Friday, January 25, 2019

Lakes Region Senior Center settles in at Little Falls Activity Center

Clarence Wisecup and Blanche Alexander
By Elizabeth Richards

The Lakes Region Senior Center has moved around quite a bit in their seven-year history but has settled in nicely at the Little Falls Activity Center in Gorham, where they hope to stay for the long haul.

The center was founded after Tim Hortons in Windham closed. The first president, Glen Lynds, ran an ad looking for others interested in developing a place for seniors to gather. Current president Blanche Alexander was among those to answer the call.

The Lakes Region Senior Center is a membership organization and operates as a drop-in center.  Members don’t need to sign up for specific activities – they show up and participate however they see fit.  “They come because they’re lonely, they’re looking for companionship,” Alexander said. “It doesn’t mean you have to do something, just come and enjoy being with others.”

Founding member Clarence Wisecup said that there are only a few married couples who are members. “A lot of our members are singles who live alone,” he said. The center gives them a place to come and socialize.

The official hours of the center are from 9 am to 1 pm, Monday through Friday. Many members stay past 1 pm, however, and they are welcome to be in the room whenever the building is open. The center has a newsletter published each month by Wisecup to keep members informed of activities and upcoming events. events include Mah Jong on Mondays, card games on Tuesdays, twice per month board meetings on Wednesdays, Bingo on Thursdays, and a new crafting group on Fridays. They also have use of the gym for walking every Monday from 9 am to 11 am. “We try to find things that will interest different groups at different times,” Alexander said.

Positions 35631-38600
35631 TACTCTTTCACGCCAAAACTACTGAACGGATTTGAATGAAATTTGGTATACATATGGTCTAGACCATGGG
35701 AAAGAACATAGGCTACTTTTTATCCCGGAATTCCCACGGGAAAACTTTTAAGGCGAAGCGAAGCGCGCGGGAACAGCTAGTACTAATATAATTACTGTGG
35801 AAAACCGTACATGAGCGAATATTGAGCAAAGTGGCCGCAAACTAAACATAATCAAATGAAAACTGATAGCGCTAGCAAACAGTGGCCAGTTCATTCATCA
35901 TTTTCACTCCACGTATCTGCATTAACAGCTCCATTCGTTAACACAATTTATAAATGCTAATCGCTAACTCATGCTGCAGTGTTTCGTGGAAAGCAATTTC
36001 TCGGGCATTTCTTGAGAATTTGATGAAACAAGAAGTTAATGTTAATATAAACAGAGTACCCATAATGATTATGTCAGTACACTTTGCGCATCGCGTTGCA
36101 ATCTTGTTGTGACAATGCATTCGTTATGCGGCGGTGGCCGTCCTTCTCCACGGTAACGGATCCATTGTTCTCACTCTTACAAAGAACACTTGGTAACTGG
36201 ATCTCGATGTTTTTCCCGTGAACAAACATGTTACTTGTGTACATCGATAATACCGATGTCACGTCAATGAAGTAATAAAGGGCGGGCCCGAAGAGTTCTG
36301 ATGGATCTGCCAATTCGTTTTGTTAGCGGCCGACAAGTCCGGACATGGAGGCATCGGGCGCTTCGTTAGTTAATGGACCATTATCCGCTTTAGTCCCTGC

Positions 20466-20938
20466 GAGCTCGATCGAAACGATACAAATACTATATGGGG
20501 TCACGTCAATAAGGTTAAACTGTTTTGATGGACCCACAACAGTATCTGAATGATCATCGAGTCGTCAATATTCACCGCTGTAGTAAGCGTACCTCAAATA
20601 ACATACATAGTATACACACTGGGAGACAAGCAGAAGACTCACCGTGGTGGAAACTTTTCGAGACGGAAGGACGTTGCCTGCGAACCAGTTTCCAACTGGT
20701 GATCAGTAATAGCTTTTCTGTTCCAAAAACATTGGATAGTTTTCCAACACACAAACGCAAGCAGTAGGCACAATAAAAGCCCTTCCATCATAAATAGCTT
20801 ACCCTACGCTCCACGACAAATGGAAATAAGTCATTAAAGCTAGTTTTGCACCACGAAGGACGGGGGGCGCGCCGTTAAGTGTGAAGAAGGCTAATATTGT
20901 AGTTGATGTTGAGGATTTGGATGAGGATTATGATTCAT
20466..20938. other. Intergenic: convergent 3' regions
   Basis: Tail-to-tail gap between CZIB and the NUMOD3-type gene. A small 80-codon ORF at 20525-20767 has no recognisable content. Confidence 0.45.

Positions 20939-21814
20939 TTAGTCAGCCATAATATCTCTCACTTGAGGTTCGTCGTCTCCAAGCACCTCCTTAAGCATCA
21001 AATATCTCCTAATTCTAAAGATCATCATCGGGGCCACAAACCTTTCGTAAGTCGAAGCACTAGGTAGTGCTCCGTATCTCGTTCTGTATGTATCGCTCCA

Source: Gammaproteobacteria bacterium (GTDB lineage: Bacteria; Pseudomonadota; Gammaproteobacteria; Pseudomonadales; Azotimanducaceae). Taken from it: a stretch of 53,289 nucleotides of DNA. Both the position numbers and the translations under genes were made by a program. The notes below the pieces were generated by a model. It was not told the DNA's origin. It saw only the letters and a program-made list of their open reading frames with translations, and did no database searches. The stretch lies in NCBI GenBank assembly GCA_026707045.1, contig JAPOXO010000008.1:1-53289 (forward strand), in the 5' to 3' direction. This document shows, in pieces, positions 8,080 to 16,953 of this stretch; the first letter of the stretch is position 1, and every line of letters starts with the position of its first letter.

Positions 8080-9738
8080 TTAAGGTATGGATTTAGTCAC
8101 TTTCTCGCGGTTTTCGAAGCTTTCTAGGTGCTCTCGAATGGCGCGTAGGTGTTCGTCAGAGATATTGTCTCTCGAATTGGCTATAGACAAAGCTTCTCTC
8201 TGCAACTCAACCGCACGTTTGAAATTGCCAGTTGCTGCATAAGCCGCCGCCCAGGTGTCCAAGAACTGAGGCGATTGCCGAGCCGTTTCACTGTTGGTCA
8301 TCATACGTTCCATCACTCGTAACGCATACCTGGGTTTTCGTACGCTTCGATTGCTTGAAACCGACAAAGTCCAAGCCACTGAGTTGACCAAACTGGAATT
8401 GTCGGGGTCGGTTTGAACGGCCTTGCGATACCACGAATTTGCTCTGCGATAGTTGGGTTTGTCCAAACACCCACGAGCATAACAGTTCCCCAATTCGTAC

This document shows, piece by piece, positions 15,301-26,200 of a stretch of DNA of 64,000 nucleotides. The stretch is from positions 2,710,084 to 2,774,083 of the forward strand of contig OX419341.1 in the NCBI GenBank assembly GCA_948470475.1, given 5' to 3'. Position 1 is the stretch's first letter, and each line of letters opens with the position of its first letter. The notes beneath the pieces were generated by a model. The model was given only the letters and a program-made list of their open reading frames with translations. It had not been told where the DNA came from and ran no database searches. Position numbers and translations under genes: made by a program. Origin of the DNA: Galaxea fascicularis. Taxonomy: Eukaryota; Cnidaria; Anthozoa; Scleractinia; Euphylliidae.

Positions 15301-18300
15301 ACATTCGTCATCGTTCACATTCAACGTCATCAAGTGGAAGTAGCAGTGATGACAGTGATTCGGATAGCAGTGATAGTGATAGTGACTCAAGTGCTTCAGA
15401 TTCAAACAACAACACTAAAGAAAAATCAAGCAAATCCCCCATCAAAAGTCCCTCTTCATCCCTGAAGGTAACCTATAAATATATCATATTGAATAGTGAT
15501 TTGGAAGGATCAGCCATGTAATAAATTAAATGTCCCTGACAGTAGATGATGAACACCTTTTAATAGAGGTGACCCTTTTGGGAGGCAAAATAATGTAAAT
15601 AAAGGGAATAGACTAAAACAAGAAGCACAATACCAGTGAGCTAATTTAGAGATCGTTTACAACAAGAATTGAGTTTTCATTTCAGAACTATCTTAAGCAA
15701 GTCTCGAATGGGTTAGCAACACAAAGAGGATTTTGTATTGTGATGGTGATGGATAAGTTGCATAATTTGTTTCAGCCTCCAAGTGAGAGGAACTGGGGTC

One popular monthly event is the luncheons the center puts on, which include a speaker on various topics of interest to seniors. In January, a police officer from Portland spoke to the group about RAD (Resisting Aggression Defensively). 

Alexander said they also try to let members who are ill and can’t get out know that the group is thinking about them. Wisecup adds that they have a member who will call people on a regular basis, just to talk and relieve loneliness.

The center is a 501c3 nonprofit organization. They conduct a few fundraisers throughout the year, including a bake sale at one of the election sites in Gorham. Next November, they’ll participate in a Christmas Fair to raise funds.

Wisecup said they’d love to have a manager to run the center, but because they operate on a volunteer basis, it’s difficult to find someone who wants to devote that much time to the center.“A lot of our seniors have been doing this all their lives, working, volunteering, and now they’re coming to have a little down time,” Alexander said. “They don’t want to come here and work.”

There are currently 66 members in the Lakes Region Senior Center, and their current goal is to reach 70 members. Membership costs $20 per year and is open to anyone 50 years old or older in the surrounding communities.

Alexander said that the places that offered the center a temporary space – the Grange, North Gorham church, and Sunset Ridge - were all very kind to the group. “They all tried to help us as much as they could,” she said.  The group loves having a space to call their own now, she added. “We wanted a place to call home, and everyone has been satisfied so far.”

The senior center has been a bright spot in Alexander’s life. “When I retired from nursing, I was looking for something special to do. That ad in the paper was a godsend to me because it’s been a wonderful experience for me,” she said.

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